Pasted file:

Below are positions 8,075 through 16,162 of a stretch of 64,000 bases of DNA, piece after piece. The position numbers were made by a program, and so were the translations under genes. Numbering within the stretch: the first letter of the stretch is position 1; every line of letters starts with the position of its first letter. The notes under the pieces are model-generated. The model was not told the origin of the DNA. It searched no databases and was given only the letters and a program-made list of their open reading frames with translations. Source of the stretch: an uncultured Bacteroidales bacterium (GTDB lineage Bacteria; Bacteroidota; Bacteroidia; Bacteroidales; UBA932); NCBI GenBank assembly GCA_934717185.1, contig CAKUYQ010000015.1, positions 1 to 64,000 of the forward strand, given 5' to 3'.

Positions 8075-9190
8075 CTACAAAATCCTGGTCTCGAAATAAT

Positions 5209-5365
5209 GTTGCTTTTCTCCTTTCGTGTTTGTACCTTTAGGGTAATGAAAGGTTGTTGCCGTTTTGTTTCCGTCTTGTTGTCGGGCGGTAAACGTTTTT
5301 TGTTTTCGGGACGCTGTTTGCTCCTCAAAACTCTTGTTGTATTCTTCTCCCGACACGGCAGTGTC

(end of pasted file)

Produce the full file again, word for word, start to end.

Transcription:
Below are positions 8,075 through 16,162 of a stretch of 64,000 bases of DNA, piece after piece. The position numbers were made by a program, and so were the translations under genes. Numbering within the stretch: the first letter of the stretch is position 1; every line of letters starts with the position of its first letter. The notes under the pieces are model-generated. The model was not told the origin of the DNA. It searched no databases and was given only the letters and a program-made list of their open reading frames with translations. Source of the stretch: an uncultured Bacteroidales bacterium (GTDB lineage Bacteria; Bacteroidota; Bacteroidia; Bacteroidales; UBA932); NCBI GenBank assembly GCA_934717185.1, contig CAKUYQ010000015.1, positions 1 to 64,000 of the forward strand, given 5' to 3'.

Positions 8075-9190
8075 CTACAAAATCCTGGTCTCGAAATAAT

Positions 5209-5365
5209 GTTGCTTTTCTCCTTTCGTGTTTGTACCTTTAGGGTAATGAAAGGTTGTTGCCGTTTTGTTTCCGTCTTGTTGTCGGGCGGTAAACGTTTTT
5301 TGTTTTCGGGACGCTGTTTGCTCCTCAAAACTCTTGTTGTATTCTTCTCCCGACACGGCAGTGTC